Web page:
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June 16, 2011

This country needs a Canadian version of an Arab Spring, Brigette DePape

The Canadian Charger

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Brigette DePape is a truly remarkable young Canadian woman. She articulated the view of the majority of Canadians as she stepped boldly out front during the Speech from the Throne with her "Stop Harper" sign.

With that silent performance she reached a large audience, in Canada and abroad for the cause of justice and humane values.  And her Senate performance came with real meat.  She prepared a press release for the occasion.  Here’s part of it:

“Harper’s agenda is disastrous for this country and for my generation.  We have to stop him from wasting billions on fighter jets, military bases and corporate tax cuts while cutting social programs and destroying the climate.”

This 2007 Loran Scholarship winner of a $75,000 cushion for her four-year study at the University of Ottawa graduated in International Development and Globalization.

While she came from a comfortable family background, her eyes are wide open. Last year she wrote a thoughtful report for the Canadian Centre for Policy Alternatives, where she served as a summer policy intern. 

Comparing the experience of low income youth in deprived sectors of Winnipeg with her own experiences and opportunities in nearby suburban St. Vital, she identified the benefits she had that they lacked...  Said DePape: “Incarceration and tougher sentences do not tackle the root causes of crime: poverty and inequality.”  While this may not be the whole story on crime, it serves as an excellent introductory chapter.  And no to “tough on crime,” she said.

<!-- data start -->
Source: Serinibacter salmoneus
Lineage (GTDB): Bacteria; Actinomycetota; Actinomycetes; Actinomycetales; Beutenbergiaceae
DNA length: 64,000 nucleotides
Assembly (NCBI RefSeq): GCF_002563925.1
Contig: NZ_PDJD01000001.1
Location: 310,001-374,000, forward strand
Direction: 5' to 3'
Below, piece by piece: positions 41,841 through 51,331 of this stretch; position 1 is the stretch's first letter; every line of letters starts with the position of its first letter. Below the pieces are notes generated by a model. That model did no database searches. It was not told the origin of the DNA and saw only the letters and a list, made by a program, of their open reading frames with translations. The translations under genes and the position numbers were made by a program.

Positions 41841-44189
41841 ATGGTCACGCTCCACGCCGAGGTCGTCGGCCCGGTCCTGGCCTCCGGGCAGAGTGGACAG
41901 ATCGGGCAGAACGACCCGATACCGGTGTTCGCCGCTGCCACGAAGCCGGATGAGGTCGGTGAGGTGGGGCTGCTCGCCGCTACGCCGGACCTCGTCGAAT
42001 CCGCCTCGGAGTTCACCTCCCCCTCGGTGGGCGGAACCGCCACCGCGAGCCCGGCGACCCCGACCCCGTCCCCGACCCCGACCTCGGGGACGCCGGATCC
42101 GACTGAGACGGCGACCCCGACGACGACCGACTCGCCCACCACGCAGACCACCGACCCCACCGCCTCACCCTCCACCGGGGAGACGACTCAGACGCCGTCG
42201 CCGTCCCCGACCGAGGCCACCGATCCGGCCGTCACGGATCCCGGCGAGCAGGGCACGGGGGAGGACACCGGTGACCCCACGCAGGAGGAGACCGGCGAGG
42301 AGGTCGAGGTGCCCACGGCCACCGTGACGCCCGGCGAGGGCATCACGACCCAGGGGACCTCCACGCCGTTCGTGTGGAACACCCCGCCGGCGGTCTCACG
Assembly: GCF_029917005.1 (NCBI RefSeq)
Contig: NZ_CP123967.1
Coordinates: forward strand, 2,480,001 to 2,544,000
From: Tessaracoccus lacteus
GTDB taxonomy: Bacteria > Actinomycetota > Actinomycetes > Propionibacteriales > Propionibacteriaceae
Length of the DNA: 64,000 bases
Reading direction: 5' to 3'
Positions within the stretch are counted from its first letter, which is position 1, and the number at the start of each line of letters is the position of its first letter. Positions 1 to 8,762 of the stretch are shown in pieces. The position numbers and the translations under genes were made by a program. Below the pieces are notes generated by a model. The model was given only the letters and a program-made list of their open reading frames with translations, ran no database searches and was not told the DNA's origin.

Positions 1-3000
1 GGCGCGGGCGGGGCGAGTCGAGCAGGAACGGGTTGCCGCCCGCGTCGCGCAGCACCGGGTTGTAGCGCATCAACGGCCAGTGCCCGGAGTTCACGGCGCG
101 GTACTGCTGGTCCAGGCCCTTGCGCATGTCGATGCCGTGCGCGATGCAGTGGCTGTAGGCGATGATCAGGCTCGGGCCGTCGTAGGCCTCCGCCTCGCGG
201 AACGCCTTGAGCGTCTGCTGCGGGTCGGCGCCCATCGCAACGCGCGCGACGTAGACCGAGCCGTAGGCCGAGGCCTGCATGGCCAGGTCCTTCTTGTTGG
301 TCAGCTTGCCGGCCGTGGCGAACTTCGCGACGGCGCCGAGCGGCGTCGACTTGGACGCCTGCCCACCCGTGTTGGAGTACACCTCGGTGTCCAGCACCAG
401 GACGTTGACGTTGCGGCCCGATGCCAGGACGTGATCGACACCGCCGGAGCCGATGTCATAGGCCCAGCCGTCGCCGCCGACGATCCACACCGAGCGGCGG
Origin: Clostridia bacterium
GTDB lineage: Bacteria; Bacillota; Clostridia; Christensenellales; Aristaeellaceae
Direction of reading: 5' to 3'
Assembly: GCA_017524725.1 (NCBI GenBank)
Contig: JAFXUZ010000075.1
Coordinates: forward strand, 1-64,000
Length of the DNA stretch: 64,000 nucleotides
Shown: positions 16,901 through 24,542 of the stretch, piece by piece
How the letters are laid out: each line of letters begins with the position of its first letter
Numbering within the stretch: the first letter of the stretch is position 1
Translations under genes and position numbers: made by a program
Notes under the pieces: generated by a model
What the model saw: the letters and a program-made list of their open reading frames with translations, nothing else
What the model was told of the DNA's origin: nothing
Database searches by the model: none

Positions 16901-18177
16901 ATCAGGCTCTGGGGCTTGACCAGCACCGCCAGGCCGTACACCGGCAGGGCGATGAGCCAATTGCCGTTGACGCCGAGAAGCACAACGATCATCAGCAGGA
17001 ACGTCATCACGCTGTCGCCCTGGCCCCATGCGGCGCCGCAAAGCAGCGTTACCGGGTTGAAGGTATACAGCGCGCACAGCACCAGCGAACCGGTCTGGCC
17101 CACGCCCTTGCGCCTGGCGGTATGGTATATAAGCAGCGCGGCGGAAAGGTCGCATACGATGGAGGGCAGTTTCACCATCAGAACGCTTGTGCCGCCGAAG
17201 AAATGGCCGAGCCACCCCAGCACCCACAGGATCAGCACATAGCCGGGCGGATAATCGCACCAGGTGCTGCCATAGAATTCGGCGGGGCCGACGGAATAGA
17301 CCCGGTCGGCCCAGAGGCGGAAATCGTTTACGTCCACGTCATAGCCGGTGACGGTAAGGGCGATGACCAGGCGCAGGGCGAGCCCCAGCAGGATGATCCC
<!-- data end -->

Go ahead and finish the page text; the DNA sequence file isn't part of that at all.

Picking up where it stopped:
She also took part in the G20 protest.  Was it, as her father told her, ineffective?  Her response:

“Protesting was undoubtedly better than doing nothing at all, and incremental changes alone are not making the impact necessary.  Were past protests for civil rights, women’s rights and worker’s rights a waste of time?  Just a hundred years ago the women’s right to vote did not seem realistic either. But like speaking out against the tar sands, fighting for the right to water, and calling for an end to poverty, it was necessary.  Protesting made it a reality.”

Reaction to her brave act of defiance was predictable.  Politicians of all stripes were negative, ranging from the critical to the condemning. 

That right-wing kook Jason Kenney called her a “lefty kook.” 

Elizabeth May and Jack Layton found her action inappropriate. 

At least, Liberal Senator Jim Munson was able to acknowledge its impact.  “It’s probably one of the more exciting things I’ve seen in the Senate in a long time.”  She certainly woke up any sleepy-heads.  And that other stick-in-the-eye trouble-maker Michael Moore offered her a job.

Noël Kinsella, Speaker of the Senate, charged that DePape was guilty of contempt.  How does her contempt match that of the Harper government’s contempt, for which Parliament convicted it? 

At least Canada’s extra-parliamentary opposition has taken her to its breast.  Judy Rebic is with her all the way, along with hundreds of bloggers and writers of letters to the editor.  CBC broadcaster Jian Ghomeshi, while not specifically identifying with her politics, spoke glowingly of her courage.  One wonders if now he will be shown the door for his kind words.

Let’s leave the last words to her:

“Contrary to Harper’s rhetoric, Conservative values are not in fact Canadian values.  How could they be when three out of four eligible voters didn’t even give their support to the Conservatives?  But we will only be able to stop Harper’s agenda if people of all ages and from all walks of life engage in creative actions and civil disobedience.

“This country needs a Canadian version of an Arab Spring, a flowering of popular movements that demonstrate that real power to change things lies not with Harper but in the hands of the people, when we act together in our streets, neighbourhoods, and workplaces.”

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M. Elmasry

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